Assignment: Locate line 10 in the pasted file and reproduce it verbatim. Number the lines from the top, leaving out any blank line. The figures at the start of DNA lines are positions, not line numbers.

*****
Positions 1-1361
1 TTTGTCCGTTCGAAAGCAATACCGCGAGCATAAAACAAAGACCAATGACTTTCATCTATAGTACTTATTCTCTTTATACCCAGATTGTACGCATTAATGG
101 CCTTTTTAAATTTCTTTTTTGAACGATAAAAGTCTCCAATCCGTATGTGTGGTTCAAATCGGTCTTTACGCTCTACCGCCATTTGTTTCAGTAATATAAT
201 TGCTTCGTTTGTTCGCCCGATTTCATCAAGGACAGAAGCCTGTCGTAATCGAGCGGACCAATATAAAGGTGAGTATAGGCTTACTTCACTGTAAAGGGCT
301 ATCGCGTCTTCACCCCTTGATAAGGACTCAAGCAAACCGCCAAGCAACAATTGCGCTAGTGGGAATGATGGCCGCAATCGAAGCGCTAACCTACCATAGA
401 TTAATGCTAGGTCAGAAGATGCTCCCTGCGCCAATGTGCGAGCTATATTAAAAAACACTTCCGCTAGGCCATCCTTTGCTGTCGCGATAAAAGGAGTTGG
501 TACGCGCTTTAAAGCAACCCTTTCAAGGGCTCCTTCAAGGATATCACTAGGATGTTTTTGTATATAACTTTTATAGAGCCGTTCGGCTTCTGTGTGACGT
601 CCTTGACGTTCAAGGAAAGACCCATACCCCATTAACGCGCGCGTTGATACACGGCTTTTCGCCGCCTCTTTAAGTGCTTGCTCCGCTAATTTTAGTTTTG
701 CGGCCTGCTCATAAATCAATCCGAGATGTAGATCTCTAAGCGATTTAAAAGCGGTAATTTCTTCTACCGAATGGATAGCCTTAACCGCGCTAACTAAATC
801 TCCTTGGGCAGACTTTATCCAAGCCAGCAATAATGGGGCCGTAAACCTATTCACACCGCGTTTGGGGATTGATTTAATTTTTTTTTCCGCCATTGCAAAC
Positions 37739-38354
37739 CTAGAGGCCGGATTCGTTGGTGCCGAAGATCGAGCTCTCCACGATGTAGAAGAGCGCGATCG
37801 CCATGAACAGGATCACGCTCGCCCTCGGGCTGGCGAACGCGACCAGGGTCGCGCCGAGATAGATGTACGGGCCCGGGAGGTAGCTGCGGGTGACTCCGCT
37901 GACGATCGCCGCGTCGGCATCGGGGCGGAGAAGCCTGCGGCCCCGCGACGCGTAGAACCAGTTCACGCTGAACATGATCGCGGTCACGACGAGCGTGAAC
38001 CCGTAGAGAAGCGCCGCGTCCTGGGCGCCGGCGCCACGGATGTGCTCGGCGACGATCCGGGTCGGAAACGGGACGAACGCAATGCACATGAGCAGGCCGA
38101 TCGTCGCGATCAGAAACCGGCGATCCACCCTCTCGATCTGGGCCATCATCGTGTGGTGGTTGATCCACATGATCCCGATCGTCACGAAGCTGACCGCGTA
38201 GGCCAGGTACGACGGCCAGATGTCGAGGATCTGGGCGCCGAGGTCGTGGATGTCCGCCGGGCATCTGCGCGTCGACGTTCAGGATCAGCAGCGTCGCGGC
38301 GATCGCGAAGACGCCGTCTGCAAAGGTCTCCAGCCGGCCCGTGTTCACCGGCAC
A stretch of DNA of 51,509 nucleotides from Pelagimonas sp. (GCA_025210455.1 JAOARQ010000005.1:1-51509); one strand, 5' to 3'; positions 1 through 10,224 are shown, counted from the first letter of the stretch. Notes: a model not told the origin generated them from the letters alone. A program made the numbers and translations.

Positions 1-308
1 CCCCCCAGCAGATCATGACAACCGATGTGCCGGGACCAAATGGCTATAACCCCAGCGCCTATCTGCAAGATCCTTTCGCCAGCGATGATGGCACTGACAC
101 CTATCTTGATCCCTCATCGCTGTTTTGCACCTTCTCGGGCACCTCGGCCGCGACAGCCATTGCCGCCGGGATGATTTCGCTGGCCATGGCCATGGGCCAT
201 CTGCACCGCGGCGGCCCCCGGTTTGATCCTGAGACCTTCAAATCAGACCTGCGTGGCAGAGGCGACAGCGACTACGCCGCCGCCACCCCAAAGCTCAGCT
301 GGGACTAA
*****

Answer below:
801 TCCTTGGGCAGACTTTATCCAAGCCAGCAATAATGGGGCCGTAAACCTATTCACACCGCGTTTGGGGATTGATTTAATTTTTTTTTCCGCCATTGCAAAC